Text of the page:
Huish Sixth

Psychology

Huish Sixth

 

Psychology is the study of the human mind and behaviour and in Year 1 we investigate the topics of memory, social influence, research methods, developmental psychology and abnormality. You will find the answers to questions such as 'why do we obey some people and not others?' and what is classed as 'abnormal'? In the second year we examine a selection of topics in psychology; gender, schizophrenia and aggression.

Course Content and Assessment
Year 1
Unit 1- Developmental psychology focuses on the
effects of attachment and institutionalisation on later
development and also considers cultural variations
in child-rearing practices. In cognitive psychology we
investigate how the memory works and how this can
affect the accuracy of eye witness testimony, as well
as how it has informed police interview techniques
and court proceedings. Social influence examines the
controversial subject of why we obey authority figures
and what we are capable of doing in the name of
obedience. We examine the famous studies conducted
by Milgram and Zimbardo and consider how we can
overcome the power of authority in order to create
social change. For all topics we examine various research
methods. (exam 50% of AS (if only year 1 is completed),
33% of A-level).

Unit 2 – In this unit we investigate how different
psychologists take different approaches to studying
human behaviour. For example, the cognitive approach
examines behaviour in terms of thoughts and feelings
and the behaviourist considers how the environment
shapes us as human beings. We also consider in greater
depth, the role of biology in shaping human behaviour.
(exam 50% of AS (if only year 1 is completed), 33% of
A-level ).

Year 2 Units 1, 2 and 3 (units 1 and 2 are re-examined
at a higher level).
There is an increased focus on analytical thinking as
students are encouraged to 'think like a scientist'.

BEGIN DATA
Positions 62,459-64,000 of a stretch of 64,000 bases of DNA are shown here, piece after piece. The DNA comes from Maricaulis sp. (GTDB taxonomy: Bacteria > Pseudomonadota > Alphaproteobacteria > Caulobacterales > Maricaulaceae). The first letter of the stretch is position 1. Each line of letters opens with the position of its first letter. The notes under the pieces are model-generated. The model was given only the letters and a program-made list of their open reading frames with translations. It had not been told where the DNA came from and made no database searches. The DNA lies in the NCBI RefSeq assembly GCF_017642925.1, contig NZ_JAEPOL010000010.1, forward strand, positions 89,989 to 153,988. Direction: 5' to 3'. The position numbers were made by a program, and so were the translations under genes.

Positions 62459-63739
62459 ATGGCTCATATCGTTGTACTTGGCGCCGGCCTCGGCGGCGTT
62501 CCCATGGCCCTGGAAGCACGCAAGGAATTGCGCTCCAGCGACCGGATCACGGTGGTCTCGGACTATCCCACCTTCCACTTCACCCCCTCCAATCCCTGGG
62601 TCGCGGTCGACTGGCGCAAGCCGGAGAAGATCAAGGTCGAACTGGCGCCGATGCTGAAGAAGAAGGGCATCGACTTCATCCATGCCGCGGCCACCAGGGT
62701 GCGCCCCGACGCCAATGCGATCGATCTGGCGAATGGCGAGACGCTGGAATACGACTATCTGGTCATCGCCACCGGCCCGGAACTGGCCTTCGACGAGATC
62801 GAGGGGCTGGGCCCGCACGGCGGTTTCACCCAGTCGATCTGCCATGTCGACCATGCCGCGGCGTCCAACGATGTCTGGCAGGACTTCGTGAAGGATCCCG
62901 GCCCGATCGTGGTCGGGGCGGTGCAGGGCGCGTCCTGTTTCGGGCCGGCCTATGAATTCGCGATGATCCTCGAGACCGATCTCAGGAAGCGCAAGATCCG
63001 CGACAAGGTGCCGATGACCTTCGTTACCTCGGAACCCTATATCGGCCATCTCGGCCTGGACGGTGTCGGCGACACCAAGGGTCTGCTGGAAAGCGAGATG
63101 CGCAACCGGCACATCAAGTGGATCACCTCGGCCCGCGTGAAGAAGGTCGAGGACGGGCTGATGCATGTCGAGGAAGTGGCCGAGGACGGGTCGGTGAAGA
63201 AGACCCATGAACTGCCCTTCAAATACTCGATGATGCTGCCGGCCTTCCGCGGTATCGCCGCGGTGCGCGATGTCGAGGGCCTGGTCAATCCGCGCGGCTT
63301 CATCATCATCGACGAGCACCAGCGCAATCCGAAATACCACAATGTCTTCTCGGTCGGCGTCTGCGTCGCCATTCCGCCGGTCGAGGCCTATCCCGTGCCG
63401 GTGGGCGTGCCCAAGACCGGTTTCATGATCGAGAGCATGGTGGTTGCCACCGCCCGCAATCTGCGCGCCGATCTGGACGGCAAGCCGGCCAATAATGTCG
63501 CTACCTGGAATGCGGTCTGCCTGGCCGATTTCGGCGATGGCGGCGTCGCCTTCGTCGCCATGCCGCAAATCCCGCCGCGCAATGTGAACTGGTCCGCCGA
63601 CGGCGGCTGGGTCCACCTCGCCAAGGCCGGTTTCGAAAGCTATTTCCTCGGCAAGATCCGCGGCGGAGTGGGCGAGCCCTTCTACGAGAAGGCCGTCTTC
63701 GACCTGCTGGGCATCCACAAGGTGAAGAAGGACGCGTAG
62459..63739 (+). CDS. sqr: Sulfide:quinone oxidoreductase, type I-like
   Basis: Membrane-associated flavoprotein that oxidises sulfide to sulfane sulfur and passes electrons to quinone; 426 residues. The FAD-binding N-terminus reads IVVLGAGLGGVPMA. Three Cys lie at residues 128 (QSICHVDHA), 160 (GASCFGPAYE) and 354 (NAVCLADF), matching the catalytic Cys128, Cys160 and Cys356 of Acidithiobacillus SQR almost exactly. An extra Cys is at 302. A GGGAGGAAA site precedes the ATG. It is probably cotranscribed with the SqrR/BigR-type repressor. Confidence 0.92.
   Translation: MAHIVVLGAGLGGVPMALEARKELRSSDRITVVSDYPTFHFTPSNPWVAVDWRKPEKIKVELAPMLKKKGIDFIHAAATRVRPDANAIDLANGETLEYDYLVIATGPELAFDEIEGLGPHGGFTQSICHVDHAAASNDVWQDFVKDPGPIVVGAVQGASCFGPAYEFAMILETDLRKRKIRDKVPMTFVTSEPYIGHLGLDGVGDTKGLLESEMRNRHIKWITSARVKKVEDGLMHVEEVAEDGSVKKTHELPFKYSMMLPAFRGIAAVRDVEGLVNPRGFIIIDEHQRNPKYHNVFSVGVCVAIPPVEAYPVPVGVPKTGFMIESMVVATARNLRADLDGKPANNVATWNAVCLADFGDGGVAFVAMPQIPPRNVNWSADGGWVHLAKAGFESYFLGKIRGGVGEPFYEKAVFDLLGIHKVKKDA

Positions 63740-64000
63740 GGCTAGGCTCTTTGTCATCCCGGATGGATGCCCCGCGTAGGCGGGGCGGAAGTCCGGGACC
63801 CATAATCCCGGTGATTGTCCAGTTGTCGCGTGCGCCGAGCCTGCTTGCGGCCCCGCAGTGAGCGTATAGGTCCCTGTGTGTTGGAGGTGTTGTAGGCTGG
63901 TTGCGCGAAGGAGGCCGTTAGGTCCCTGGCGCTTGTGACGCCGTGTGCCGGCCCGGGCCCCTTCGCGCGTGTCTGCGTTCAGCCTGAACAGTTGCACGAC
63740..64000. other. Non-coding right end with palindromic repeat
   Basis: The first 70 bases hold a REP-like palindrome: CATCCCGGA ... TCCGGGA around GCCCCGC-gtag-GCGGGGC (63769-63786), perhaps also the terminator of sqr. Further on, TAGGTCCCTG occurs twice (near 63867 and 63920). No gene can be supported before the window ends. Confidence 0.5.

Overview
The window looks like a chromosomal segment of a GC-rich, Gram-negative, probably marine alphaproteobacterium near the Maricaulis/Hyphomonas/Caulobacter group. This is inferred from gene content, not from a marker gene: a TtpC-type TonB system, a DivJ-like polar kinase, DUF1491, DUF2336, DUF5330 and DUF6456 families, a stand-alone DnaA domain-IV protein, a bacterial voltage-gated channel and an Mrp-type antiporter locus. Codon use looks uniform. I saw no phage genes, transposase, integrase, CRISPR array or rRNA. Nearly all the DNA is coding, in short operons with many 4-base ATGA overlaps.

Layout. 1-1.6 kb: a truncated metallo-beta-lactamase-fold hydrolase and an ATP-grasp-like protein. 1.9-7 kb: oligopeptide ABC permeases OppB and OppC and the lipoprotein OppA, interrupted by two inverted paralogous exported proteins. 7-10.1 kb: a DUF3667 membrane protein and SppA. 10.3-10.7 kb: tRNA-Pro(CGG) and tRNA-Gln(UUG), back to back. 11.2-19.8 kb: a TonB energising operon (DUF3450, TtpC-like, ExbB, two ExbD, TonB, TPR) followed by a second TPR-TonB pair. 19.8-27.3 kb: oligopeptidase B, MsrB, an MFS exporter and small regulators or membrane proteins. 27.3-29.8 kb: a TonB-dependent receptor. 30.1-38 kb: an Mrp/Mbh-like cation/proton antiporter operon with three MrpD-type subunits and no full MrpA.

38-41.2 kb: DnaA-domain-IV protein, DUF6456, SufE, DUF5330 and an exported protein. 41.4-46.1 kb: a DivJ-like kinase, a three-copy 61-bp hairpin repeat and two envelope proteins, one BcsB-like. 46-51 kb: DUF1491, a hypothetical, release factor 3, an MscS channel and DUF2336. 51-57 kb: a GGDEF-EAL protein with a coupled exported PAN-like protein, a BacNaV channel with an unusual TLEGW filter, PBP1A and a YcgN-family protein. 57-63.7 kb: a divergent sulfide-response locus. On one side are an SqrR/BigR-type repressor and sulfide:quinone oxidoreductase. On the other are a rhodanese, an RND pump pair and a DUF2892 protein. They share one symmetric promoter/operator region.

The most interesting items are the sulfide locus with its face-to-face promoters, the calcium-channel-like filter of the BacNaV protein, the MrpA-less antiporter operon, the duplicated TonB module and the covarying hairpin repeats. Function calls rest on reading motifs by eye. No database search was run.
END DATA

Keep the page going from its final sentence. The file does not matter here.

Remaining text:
Issues such as gender and cultural bias in research
are considered and students are required to enter
into debates such as nature-nurture and freewilldeterminism
when trying to explain the complexity of
human behaviour. The topic of aggression includes both
biological and psychological explanations of aggressive
behaviour and investigates aggression as an adaptive
response. We also examine gender and how we develop
our gender identity. The use of unusual case studies
adds interest to this topic, and students must also
consider the limitations of using this type of research.
How Psychology Works considers schizophrenia and the
problems of diagnosing and classifying mental illness.
It looks at both biological and psychological theories
on causes of schizophrenia and the therapies available.
We also continue our research methods study. Research
methods are once again examined throughout the year
(exam 33% of A-Level).

Extending Your Experience
Throughout the course the emphasis is on the practical
applications of Psychology, and after the Year 12 exams,
you will design and conduct your own investigation into
an area that interests you.

Entry Requirements:
You will require a GCSE pass in Science at grade C or
above, although in exceptional circumstances we will
consider other candidates.

Where will this Course take me?
Studying Psychology opens lots of doors to future
careers. It is a good basis for many of the caring
professions such as Social Work, Nursing and
Psychology or Counselling. It is also useful if you wish
to pursue a Teaching career or to work in Business
areas such as Personnel Management or Advertising.
Psychology is after all about understanding people
and what makes them tick. It would prepare you well
for any job dealing with people.

Mrs Heather Grace


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